[UPDATE: There is a workaround]

This morning, following the release of Chrome 6, I decided to upgrade to the latest version.

But as soon as I tried going to Gmail I got the following error:

SSL connection error. Unable to make a secure connection to the server. This may be a problem with the server, or it may be requiring a client authentication certificate that you don't have.

Error 128 (net::ERR_SSL_UNSAFE_NEGOTIATION): The SSL renegotiation extension was missing from the secure handshake. For some sites, which are known to support the renegotiation extension, Chrome requires a more secure handshake to prevent a class of known attacks. The omission of this extension suggests that your connection was intercepted and manipulated in transit.

This happens because “starting with 6.0.453.1 Chrome began requiring the TLS renegotiation extension from a small number of sites (Gmail included). This extension is required to prevent TLS renegotiation attacks”. This means that if you use Gmail (or any other Google application, like Docs, Reader and so on) over HTTPS and you are behind a proxy that alters in some way the data passed (like MITM proxies), you will not be able to access Gmail any more.

This problem has been reported on Google Chrome forums and also in the issue tracker of Chromium, but has been marked as invalid because they are now trying to increase the security, implementing the renegotiation extension.

While this is a good thing, most companies are not always up to date with the latest technologies, and since this extension is standard since “just” 6 months, Google cannot expect everyone to have it implemented already.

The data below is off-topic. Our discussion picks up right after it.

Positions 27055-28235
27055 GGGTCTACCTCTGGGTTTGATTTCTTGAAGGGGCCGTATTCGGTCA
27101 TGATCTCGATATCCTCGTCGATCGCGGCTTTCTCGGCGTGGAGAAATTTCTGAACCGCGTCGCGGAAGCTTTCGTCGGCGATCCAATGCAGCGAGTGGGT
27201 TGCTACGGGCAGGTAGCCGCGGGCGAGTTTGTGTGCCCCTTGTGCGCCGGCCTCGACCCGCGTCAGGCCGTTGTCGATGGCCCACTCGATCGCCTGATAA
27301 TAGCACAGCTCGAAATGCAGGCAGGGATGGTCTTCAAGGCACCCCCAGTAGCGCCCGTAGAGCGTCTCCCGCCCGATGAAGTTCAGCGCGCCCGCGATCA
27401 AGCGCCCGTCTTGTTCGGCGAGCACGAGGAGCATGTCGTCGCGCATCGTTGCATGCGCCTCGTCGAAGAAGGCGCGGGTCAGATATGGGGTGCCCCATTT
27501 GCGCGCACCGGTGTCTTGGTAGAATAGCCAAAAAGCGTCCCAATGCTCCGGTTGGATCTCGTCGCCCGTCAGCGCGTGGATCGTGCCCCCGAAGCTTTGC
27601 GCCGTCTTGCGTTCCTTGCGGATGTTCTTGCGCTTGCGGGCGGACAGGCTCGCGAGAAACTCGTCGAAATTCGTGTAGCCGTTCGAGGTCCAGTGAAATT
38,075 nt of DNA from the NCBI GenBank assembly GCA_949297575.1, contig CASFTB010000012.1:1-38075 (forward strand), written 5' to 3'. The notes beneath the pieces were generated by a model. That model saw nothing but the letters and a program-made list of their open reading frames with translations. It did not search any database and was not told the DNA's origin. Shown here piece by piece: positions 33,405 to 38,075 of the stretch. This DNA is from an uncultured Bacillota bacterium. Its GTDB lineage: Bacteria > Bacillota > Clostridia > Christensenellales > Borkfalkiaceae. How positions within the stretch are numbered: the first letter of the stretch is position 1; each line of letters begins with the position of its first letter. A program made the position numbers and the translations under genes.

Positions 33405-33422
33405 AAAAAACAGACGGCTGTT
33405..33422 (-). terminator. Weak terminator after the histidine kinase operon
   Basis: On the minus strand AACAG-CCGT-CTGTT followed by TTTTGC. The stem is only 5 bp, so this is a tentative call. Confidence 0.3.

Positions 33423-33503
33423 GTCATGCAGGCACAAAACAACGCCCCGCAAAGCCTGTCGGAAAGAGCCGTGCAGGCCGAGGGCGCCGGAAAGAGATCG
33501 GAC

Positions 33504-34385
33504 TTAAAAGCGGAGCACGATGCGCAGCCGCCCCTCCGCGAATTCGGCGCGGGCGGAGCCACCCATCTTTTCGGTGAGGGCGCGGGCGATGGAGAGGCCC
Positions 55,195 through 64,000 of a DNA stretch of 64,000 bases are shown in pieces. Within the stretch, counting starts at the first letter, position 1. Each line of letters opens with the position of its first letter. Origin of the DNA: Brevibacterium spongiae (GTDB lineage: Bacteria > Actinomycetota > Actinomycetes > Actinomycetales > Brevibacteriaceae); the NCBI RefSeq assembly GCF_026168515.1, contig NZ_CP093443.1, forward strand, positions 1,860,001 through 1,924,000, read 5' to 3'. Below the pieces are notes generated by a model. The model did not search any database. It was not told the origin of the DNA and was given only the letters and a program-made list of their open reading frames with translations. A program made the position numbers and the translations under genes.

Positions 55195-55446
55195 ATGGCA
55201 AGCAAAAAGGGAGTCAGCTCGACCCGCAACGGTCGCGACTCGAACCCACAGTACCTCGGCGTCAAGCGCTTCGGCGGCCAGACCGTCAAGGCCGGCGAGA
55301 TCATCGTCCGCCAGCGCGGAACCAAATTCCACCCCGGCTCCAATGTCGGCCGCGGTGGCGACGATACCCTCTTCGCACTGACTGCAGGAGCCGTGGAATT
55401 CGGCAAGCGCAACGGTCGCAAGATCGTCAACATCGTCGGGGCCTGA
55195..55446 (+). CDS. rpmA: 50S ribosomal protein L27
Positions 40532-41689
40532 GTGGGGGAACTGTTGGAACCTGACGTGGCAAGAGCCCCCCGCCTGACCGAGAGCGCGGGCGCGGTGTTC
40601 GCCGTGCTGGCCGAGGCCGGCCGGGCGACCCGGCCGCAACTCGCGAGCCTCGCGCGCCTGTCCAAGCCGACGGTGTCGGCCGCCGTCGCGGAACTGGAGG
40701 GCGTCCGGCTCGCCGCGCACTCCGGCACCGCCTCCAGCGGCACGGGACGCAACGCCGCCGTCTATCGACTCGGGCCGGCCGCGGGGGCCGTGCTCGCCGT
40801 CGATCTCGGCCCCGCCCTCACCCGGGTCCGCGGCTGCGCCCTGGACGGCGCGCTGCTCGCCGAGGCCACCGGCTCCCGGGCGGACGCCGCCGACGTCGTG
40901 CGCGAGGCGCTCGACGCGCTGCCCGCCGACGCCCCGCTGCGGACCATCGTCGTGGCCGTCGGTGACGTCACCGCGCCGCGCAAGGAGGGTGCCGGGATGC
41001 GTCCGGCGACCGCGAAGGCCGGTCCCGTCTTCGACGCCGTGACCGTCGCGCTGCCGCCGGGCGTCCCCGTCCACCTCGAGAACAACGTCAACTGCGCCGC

What you should do if you have already installed and you get the SSL Connection Error?

[UPDATE] After having commented on the Chromium bug, Adam Langley answered that if you manually specify a proxy, the check is disabled automatically. And if you have a transparent proxy (so no proxy configured in the options) you can disable the check using the command-line option: --allow-ssl-mitm-proxies.

Thank you Adam for also commenting here with the complete explanation of the problem.

The only thing you can do is revert Google Chrome back to version 5. Unfortunately this requires you to uninstall Chrome, and reinstall the old version using the offline installer that you can download from Google site at the following address: http://dl.google.com/chrome/install/375.55/chrome_installer.exe

Unfortunately uninstalling Chrome means you loose all your stored passwords and some other things because a Chrome 6 profile cannot be read from Chrome 5. So if you are unsure, do a backup of your profile folder before trying to update to Chrome 6.

I hope Chrome either allow users to “ignore” some errors, like they do when the certificate is not valid, and that in meantime all MITM proxies get updated to support the renegotiation extension (and all IT guys install the updated version).